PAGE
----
Chapter 4

What Comes Next?

For now, the EAOs are aligned in a military campaign that poses the most considerable threat the junta has faced since 2021. However, the complexities that the EAOs face in turning an offensive into victory – and in translating their wartime unity into post-junta cohesion – remain notable barriers to change.

While the situation is charged and could take multiple directions, there are three broad scenarios that could play out.

  1. The junta falls. Given the scale of lost territory and low morale among troops, a rapid cascade of unit-level surrenders followed by the collapse of the junta is possible. The junta has faced a complex military challenge in recent months, fighting various EAOs around the country. This has prevented it from consolidating its forces and overwhelming the EAOs. Coupled with the state of the military, if the war continues on these terms the likelihood of the junta falling could increase. A counter coup from within the military is also a possibility and cannot be ruled out.

  2. The junta survives but with limited control. In this scenario, the junta loses significant territory but is able to gain some new areas of control. The military-installed government would stay in power but face years of grinding insurgency. The EAOs’ strategy of dispersed activity across the country has been successful and tempered some of the military’s key strengths. If the EAOs want to make more definitive progress as the offensive continues, they may need to consolidate forces to capture and then govern larger parts of the country.

  3. The EAOs gain concessions. Faced with growing pressure and an expanding insurgency, the junta could offer the EAOs some concessions, such as a firmer promise of elections and a softening of the entry rules for parties, in order to agree on a ceasefire. However, the junta’s struggle with the EAOs is existential and there is limited room for compromise.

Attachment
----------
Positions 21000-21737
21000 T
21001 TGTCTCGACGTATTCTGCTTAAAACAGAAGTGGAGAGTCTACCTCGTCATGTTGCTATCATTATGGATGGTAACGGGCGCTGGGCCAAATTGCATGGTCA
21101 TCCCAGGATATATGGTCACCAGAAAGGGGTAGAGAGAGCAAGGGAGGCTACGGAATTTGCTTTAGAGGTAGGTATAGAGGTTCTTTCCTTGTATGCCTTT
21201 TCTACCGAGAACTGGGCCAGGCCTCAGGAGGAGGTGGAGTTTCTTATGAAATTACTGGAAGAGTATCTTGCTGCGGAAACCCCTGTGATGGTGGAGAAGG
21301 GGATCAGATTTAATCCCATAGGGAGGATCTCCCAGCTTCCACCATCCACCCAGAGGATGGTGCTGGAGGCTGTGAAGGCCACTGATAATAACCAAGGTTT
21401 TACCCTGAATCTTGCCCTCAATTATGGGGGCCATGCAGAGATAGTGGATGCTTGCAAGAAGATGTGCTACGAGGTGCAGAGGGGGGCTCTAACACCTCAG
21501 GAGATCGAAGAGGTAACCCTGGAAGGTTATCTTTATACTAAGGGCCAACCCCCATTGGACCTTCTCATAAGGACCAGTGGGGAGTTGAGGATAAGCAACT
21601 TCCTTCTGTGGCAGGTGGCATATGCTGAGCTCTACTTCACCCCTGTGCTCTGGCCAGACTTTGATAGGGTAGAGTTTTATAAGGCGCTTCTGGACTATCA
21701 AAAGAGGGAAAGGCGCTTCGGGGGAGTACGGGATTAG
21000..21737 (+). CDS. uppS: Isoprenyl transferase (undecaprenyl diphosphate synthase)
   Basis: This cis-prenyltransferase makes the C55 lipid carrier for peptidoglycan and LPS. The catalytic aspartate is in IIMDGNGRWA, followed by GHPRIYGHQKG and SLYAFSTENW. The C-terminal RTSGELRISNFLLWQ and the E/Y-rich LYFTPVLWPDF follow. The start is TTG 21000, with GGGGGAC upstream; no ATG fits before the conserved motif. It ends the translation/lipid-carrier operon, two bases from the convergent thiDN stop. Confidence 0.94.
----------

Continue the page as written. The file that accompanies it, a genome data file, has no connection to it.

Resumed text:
Chapter 5


Amid deepening humanitarian, economic and security crises in Myanmar, Western democracies and the wider international community will need to continue supporting the UN and ASEAN in their efforts to bring an end to the conflict. They will also need to look for new avenues to encourage key regional actors to assist in brokering dialogue between the warring parties.

China, Thailand, Japan and India, among others, can be effective interlocutors in a region where they have strong political, economic and historical links, coupled with a common cause of preventing conflict. For example, Tokyo and New Delhi could use the Quadrilateral Security Dialogue (Quad) to facilitate discussion, and provide humanitarian and other economic assistance to Myanmar’s population.

The situation on the ground remains complex. More efforts are needed to achieve a durable solution that would alleviate the suffering of Myanmar’s people and allow them to live in a peaceful, inclusive and democratic system. Any such solution must also ensure that the violence and deepening crisis do not exacerbate the wider region’s already fragile security environment. The international community currently has a chance to shape events in Myanmar and what comes next – and it’s a chance that must be seized.